Services running on Linux

service is an application that runs in the background to perform some tasks or waiting for requests from other applications to perform tasks.

Some services are required by the operating system, others are initiated by the user. OS specific services are networking, cron, dbus, ssh, while some of the user specific services are web servers such as Apache or Nginx, or database server such as mysql.

SysVinit vs Systemd

SysVinit is the old and test proven init system, while the Systemd is the newer init system used in many Linux distros.

Location of SysVinit scripts:

Debian: /etc/init.d

Red Hat: /etc/rc.d

Location of Systemd scripts:

{lib/etc}/systemd/

SysVinit uses:

service <service-name> command <options>

Systemd uses:

systemctl [options …] command [service-name …]

Examples:

List all services in /etc/init.d

$ ls -al /etc/init.d

List all services (SysVinit)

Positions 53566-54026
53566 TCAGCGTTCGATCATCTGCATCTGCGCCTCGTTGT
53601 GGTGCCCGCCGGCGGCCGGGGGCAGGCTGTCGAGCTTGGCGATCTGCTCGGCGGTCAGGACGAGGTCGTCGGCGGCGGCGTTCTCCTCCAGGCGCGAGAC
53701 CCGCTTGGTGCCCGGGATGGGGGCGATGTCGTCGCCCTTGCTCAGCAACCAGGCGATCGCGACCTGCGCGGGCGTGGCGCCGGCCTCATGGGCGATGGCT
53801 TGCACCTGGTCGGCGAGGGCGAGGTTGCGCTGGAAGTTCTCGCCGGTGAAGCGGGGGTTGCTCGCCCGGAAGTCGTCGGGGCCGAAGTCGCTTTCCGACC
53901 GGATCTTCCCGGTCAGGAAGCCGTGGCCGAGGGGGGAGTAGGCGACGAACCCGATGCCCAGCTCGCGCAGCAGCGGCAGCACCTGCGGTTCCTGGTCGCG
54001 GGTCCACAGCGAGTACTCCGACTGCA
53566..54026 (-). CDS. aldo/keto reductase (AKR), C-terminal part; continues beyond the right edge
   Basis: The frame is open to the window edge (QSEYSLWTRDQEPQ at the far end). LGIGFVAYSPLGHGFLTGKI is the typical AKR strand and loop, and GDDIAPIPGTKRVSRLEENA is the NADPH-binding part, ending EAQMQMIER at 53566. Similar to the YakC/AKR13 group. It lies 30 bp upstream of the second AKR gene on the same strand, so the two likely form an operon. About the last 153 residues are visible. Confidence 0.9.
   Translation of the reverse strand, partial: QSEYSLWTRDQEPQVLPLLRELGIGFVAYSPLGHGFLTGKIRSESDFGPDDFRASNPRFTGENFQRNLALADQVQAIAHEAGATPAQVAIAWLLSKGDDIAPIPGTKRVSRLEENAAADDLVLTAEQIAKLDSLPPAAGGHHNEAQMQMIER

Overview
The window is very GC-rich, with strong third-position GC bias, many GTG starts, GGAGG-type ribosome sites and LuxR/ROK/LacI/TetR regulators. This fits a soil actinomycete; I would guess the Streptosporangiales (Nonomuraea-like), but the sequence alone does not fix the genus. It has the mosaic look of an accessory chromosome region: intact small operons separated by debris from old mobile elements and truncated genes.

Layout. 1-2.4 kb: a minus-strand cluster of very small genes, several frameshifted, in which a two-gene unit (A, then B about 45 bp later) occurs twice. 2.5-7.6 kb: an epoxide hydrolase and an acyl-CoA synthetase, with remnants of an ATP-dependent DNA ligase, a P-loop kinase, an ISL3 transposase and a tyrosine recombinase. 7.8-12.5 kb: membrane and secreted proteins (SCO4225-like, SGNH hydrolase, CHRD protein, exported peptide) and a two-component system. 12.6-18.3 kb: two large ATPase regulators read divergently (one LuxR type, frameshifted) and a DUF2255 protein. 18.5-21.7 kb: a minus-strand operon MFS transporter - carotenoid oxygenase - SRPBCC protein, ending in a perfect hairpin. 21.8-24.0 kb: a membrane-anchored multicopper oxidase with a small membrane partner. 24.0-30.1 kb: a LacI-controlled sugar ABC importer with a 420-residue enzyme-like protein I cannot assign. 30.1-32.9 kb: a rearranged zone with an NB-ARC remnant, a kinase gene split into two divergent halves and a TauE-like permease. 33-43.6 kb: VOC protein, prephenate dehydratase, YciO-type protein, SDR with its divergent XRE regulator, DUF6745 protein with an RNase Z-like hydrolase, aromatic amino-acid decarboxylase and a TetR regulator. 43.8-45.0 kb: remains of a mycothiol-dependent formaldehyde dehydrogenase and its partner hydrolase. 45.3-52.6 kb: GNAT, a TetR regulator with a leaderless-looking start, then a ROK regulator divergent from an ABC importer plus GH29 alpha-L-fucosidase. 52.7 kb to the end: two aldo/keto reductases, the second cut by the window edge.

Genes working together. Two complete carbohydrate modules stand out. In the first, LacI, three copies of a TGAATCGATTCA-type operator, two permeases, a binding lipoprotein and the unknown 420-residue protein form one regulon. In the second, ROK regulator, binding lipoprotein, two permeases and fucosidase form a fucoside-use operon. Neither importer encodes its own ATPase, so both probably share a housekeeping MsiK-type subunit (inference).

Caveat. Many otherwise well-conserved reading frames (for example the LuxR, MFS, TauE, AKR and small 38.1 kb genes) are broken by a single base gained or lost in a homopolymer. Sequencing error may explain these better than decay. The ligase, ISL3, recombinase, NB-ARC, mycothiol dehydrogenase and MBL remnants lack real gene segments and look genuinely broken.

$ sudo service --status-all

To start a service (SysVinit)

$ sudo service networking start
$ sudo service cron --full-restart

To stop a service (SysVinit)

$ sudo service networking stop

To show the status of a service (SysVinit)

$ sudo service cron status

List all services, including inactive ones (systemd)

$ systemctl -a --type=service list-units

Start a service (systemd)

$ systemctl start httpd.service

Stop a service (systemd)

$ systemctl stop networking.service

To show the status of a service (systemd)

$ systemctl status cron.service

See also Systemd-vs-SysVinit-cheatsheet